Woman in home repossession case: there is nothing left to purge
Published 14/12/2015 | 17:52
A WOMAN jailed for contempt of a court order requiring her hand over possession of her home to a bank says as her home is now "gone", there was no longer any contempt to purge.
Claire Knowles told the High Court that given the house, at Castlejayne Woods, Glanmore, Co Cork, “is gone” she has “nothing to purge at this stage”.
Ms Knowles was freed on bail last week pending the outcome of an inquiry into the legality of her detention in Limerick prison.
On Monday, when the case returned before Mr Justice Richard Humphreys she said she was “a mother and grandmother” who worked for “the State airline” for years, was never in prison before and was entitled to natural justice and fair procedures.
“I am not a criminal, I never did anything wrong in my life, I am forced into this position,” she said.
It was up to the banks and not the Governor of Limerick Prison to justify the legality of her detention and the State should "concede", she said.
There was an issue about the title in the warrant for her detention which was originally in the name of ICS Building Society but later amended to the Governor and Company of Bank of Ireland, she argued.
Mr Justice Humphreys told Ms Knowles the bank was not involved in this inquiry under Article 40 of the Constitution into the legality of her detention.
Although the State had applied to the court to join the relevant financial institutions, he had refused that application as it was for the State to justify the legality, he said.
The judge adjourned to Tuesday the hearing of the inquiry after Mr Farrell said he needed an adjournment to allow for production of a transcript of the digital recording of the December 8 Cork Circuit Court proceedings when she was jailed for contempt.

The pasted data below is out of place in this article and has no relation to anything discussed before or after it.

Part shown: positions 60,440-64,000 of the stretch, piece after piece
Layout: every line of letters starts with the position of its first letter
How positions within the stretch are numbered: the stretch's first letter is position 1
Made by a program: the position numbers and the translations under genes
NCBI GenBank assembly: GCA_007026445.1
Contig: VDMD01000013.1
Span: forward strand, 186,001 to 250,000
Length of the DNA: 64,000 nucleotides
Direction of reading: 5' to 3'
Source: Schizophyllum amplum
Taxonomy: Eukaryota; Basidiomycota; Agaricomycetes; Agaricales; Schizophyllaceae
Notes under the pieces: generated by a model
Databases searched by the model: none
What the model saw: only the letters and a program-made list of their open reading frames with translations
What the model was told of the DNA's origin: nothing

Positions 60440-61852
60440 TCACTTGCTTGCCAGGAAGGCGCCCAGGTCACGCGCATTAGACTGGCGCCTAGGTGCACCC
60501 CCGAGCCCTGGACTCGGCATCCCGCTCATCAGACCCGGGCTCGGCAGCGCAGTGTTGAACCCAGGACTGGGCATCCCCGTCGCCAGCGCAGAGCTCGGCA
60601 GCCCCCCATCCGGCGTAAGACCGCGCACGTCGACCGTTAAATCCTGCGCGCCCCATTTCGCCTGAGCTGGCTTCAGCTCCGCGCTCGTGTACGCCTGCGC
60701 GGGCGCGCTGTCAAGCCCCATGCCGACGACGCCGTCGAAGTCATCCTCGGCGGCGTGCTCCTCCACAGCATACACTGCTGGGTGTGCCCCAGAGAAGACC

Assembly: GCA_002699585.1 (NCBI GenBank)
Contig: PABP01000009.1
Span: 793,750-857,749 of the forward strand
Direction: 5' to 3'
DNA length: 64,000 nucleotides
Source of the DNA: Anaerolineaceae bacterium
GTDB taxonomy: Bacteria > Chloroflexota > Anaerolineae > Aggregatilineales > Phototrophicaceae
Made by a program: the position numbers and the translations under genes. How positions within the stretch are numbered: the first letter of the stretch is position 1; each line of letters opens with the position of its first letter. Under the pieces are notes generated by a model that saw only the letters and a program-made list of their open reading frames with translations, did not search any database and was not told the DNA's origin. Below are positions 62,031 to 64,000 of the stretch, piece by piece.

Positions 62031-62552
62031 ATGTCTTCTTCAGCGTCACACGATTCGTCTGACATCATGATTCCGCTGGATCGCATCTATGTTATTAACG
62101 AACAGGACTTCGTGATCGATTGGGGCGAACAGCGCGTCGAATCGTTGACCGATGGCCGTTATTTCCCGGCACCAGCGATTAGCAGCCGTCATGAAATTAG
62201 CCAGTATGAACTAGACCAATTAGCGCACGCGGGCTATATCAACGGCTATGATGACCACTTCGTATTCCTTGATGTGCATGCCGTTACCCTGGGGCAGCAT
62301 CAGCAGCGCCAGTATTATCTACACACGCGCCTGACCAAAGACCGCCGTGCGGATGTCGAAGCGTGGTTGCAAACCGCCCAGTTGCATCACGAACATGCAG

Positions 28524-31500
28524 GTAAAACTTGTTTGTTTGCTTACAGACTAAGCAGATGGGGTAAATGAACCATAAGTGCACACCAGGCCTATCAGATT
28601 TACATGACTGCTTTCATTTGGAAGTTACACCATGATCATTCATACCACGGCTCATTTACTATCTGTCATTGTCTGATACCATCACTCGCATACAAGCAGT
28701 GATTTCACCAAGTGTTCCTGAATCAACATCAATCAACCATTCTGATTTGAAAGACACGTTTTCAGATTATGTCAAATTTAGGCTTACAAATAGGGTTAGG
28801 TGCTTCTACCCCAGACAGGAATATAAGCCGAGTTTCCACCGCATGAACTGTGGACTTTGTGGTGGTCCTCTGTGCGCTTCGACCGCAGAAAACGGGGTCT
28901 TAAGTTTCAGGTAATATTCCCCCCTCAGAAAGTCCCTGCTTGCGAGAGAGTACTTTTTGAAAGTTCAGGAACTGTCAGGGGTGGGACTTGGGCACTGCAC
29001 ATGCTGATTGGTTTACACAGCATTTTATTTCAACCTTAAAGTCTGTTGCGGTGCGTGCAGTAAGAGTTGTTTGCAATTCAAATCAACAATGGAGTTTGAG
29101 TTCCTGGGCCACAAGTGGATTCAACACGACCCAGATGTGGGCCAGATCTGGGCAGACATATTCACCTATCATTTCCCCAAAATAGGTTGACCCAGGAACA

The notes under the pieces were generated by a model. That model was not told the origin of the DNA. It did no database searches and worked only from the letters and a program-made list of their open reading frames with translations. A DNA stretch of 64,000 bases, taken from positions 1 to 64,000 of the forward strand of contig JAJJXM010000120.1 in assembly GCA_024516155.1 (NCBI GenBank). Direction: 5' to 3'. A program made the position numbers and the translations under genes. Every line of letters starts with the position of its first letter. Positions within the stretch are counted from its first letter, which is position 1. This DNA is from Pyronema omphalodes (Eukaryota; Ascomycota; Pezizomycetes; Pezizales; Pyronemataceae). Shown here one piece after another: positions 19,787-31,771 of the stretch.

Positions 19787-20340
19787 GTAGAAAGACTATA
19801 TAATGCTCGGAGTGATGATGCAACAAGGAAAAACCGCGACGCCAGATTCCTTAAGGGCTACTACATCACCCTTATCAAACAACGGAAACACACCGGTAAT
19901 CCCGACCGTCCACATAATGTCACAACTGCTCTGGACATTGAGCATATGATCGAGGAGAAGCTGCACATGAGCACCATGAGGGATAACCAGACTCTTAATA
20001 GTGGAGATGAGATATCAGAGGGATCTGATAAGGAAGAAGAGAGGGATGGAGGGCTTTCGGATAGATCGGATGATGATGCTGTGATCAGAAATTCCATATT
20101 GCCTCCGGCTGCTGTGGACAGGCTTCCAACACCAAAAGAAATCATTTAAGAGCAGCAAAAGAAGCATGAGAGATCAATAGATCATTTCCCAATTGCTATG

Ms Knowles (56), representing herself, is assisted by anti-eviction activist Ben Gilroy. She said she is separately appealing an order for possession of her home.
The central points raised by Ms Knowles include an alleged error in the title of the warrant committing her to prison and the alleged refusal by the Circuit Court judge of her request for an adjournment for her to secure legal representation.
She said she asked two solicitors in the Circuit Court that day to represent her but they "walked away" while the presiding judge tried to call someone who also walked away.
Remy Farrell SC, for the Prison Governor, said a "legal concoction" had been come up with in this inquiry and Ms Knowles should put various matters she was setting out in court on affidavit.
If she had chosen to represent herself in the Circuit Court, she must take the consequences, he added.